MILAN/PARIS (Reuters) - Italy’s Luxottica LUX.MI and France’s Essilor ESSI.PA have agreed a 46 billion euro ($49 billion) merger to create a global eyewear powerhouse with annual revenue of more than 15 billion euros.
The all-share deal is one of Europe’s largest cross-border tie-ups and brings together Luxottica, the world’s top spectacles maker with brands such as Ray-Ban and Oakley, with leading lens manufacturer Essilor.
“Finally ... two products which are naturally complementary — namely frames and lenses — will be designed, manufactured and distributed under the same roof,” Luxottica’s 81-year-old founder Leonardo Del Vecchio said in a statement on Monday.
Shares in Luxottica were up by 8.6 percent at 53.80 euros by 1405 GMT (9:05 a.m. ET), with Essilor up 12.2 percent at 114.60 euros.
The merger between the top players in the 95 billion eyewear market is aimed at helping the businesses to take full advantage of expected strong demand for prescription spectacles and sunglasses due to an aging global population and increasing awareness about eye care.
Jefferies analysts estimate that the market is growing at between 2 percent and 4 percent a year, while Luxottica and Essilor say that at least 2.5 billion people in the world still suffer from uncorrected vision problems.
The deal also removes — for now at least — uncertainty over succession at Luxottica, which has lost three CEOs since 2014 because of rifts with Del Vecchio.
“The strategic rationale is strong,” JPMorgan Cazenove analysts said in a note, adding that the deal defuses the risk of growing competition between two groups that had been encroaching on each other’s areas of expertise in recent years, with Essilor buying online retailers and Luxottica investing in lens manufacturing.
Both companies have been grappling with slowing sales growth, hit by weakness in North America, and face rising competition from cheaper rivals and the challenge of online distribution.
While Asia and Latin America are seen by the companies as potential growth markets, e-commerce will also be a top priority.
Luxottica’s third-quarter results had showed revenue from its online platforms grew by 18 percent, with the company stating that e-commerce had been targeted as an area for accelerated growth in 2017. The third-quarter e-commerce growth far exceeded that for overall sales, which rose by 1.4 percent at constant exchange rates.
The merger is expected to boost operating profit by up to 600 million euros in the medium term, the companies said.
It will also leave smaller rivals lagging even further behind. Dutch retailer GrandVision (GVNV.AS) and Italy’s Safilo Group (SFLG.MI) had revenue of 3.2 billion euros and 1.3 billion euros respectively in 2015.
Though advisers on the deal have presented it as a merger of equals, Del Vecchio will be the biggest shareholder of the combined group with a stake of between 31 percent and 38 percent through his family holding company Delfin. Voting rights will be capped at 31 percent.
Analysts said that Essilor shareholders are getting a good deal because the share exchange ratio implies a 5 percent discount to Luxottica’s closing price on Friday, which was down 27 percent from its 2015 peak.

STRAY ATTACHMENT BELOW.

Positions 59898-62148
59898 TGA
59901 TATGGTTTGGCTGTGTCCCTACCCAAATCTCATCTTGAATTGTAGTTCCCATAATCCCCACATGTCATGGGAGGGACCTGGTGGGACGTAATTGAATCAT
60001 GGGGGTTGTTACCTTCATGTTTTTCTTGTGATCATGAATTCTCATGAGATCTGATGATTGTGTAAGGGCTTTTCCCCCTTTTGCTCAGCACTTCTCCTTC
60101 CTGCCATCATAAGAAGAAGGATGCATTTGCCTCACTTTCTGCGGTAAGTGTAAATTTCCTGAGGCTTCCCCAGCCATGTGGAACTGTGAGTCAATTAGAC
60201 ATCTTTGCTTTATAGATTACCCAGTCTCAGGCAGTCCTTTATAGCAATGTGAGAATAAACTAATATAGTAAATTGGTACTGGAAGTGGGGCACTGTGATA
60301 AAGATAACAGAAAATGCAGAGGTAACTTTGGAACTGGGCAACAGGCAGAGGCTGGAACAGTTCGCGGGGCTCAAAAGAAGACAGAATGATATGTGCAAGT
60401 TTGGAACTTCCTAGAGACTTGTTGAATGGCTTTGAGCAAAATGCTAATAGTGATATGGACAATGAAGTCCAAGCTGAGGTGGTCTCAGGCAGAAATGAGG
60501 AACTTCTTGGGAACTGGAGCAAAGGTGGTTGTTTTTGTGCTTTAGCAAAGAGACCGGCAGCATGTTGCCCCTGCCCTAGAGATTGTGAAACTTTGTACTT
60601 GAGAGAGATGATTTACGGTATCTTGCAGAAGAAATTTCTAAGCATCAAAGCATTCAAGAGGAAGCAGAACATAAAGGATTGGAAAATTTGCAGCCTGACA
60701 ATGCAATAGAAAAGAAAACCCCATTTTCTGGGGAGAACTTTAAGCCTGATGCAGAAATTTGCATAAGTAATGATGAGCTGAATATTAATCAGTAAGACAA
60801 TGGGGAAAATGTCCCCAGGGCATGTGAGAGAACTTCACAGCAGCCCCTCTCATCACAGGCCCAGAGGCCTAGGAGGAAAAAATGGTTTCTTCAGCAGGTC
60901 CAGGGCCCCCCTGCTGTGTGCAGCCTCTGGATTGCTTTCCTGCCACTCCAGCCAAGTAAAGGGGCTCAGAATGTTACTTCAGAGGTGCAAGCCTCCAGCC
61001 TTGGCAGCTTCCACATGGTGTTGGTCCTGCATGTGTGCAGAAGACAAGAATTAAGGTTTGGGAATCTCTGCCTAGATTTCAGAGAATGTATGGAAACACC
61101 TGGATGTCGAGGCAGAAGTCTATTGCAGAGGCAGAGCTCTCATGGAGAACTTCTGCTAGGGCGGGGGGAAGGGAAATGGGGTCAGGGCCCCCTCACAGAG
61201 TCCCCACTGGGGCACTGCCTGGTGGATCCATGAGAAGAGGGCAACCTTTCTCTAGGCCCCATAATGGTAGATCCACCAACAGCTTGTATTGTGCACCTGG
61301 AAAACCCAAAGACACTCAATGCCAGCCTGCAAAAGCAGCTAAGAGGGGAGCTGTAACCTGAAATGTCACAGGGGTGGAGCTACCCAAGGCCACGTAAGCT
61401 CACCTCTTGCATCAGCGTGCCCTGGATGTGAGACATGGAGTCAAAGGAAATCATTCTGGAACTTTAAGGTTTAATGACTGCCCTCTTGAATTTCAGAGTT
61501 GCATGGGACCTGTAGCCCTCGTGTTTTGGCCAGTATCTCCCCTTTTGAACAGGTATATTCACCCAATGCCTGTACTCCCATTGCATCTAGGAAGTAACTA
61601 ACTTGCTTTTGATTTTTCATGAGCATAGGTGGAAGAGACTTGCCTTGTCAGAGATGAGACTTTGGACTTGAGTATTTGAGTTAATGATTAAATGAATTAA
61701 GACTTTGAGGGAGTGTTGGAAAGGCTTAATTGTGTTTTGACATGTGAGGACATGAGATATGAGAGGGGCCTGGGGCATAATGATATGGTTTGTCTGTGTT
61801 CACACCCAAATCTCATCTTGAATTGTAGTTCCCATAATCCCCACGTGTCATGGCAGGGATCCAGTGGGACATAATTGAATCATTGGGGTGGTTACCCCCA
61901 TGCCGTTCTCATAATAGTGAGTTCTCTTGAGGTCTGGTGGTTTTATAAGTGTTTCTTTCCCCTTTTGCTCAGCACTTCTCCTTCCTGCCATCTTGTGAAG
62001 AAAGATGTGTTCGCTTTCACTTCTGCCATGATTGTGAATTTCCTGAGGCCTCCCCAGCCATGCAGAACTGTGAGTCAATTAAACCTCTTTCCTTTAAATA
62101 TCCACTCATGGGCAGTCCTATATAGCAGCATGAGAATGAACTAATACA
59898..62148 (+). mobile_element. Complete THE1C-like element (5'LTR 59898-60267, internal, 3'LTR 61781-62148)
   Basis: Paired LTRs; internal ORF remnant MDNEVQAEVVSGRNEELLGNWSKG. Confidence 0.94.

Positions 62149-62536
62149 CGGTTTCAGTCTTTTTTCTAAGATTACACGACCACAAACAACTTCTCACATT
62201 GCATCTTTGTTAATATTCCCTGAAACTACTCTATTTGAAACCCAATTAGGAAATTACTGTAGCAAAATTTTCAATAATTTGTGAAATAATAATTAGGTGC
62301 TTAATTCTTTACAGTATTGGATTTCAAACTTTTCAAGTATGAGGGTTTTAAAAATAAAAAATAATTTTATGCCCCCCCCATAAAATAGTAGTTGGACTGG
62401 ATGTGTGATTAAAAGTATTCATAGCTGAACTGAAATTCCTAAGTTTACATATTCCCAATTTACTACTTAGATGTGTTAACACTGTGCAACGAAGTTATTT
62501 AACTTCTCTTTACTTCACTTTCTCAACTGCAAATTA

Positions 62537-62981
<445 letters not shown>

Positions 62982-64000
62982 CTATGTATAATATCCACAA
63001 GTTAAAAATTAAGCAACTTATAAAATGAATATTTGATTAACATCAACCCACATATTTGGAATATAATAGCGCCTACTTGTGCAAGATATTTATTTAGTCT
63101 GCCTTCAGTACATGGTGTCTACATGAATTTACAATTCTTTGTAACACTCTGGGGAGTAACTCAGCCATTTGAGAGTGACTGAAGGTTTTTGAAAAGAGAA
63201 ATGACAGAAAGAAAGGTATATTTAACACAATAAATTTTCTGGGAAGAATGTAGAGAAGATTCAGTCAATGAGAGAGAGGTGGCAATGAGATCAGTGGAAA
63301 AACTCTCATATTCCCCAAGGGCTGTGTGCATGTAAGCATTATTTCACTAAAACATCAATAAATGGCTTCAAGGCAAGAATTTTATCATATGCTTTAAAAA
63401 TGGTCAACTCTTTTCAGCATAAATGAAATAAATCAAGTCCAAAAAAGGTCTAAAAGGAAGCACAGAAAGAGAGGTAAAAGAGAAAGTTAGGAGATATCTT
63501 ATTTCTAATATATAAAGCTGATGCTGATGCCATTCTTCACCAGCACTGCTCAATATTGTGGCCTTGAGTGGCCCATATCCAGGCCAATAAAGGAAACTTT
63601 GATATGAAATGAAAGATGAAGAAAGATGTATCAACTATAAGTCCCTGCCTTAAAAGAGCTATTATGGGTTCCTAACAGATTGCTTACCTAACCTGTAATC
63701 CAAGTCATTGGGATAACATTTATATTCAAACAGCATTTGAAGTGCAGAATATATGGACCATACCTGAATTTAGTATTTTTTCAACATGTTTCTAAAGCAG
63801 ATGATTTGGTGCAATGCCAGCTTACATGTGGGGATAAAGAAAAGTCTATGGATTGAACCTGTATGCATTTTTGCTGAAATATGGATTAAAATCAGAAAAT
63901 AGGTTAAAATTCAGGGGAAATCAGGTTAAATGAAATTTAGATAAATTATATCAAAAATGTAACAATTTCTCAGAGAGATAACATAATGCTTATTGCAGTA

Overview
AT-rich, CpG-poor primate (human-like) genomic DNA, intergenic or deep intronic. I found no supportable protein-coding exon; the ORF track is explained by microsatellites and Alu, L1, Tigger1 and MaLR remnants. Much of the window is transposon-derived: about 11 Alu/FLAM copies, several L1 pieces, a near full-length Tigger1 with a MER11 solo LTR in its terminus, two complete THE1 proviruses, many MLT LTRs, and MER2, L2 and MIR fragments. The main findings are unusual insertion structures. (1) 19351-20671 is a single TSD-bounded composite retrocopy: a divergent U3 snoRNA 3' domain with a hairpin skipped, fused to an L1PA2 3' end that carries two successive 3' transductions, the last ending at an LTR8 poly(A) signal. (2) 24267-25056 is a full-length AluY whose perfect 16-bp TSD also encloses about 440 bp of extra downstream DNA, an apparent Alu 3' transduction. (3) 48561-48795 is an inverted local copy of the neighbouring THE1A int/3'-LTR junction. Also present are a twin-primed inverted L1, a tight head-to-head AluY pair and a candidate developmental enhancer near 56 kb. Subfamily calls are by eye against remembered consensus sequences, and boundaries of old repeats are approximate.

Delfin will contribute its 62 percent stake in Luxottica at a ratio of 1 share in the Italian group for every 0.461 Essilor shares. The French lens maker will launch a mandatory exchange offer on all remaining Luxottica shares at the same ratio, with the aim of delisting Luxottica’s shares.
The merged EssilorLuxottica will have 140,000 staff and will be headquartered and listed in Paris. It will also have a complex governance structure, with Del Vecchio and Essilor Chairman and CEO Hubert Sagnieres effectively sharing the driving seat, while the 16-strong board will have an even split of Essilor and Luxottica executives.
A source close to the deal said no arrangements had been made at this stage for when Del Vecchio will retire.
Del Vecchio, who returned to the helm of Luxottica two years ago after taking a back seat for the previous 10 years, will be CEO and executive chairman of the merged group. Sagnieres, 61, will serve as executive vice-chairman and deputy CEO, but he and Del Vecchio will have the same powers.
In a conference call with analysts, the two sought to play down concerns over the co-leadership.
“We have and share the same values, we have and share the same vision, we have and share the same interest in the product ... If we really want to provide consumers with the best product, Leonardo and I will have to co-manage,” Sagnieres said.
Del Vecchio, who grew up as an orphan but is now Italy’s second-richest person, said he had long dreamed of such a merger.
“This marriage will take place and will work,” he said.
The deal is expected to close by the end of the year and Del Vecchio said he is confident there will be no problems gaining approval from competition authorities.
Luxottica and Essilor, which have a market value of about 24 billion euros and 22 billion euros respectively, had explored a possible tie-up a few years ago.
Luxottica said in September 2014 that discussions had taken place in 2013 but were dropped for a number of reasons, including shareholding governance issues.
A source close to the deal said that the two companies’ business models, operations and strategy have converged since then and that the merger makes more sense now, given growing competition. The source said the tie-up had been agreed in the past six weeks.
Mediobanca advised Delfin on the merger, with Essilor advised by Rothschild and Citi.
Delfin’s shareholders are Del Vecchio’s six children and his second wife.
Additional reporting by Gianluca Semeraro and Claudia Cristoferi in Milan; Writing by Silvia Aloisi; Editing by David Goodman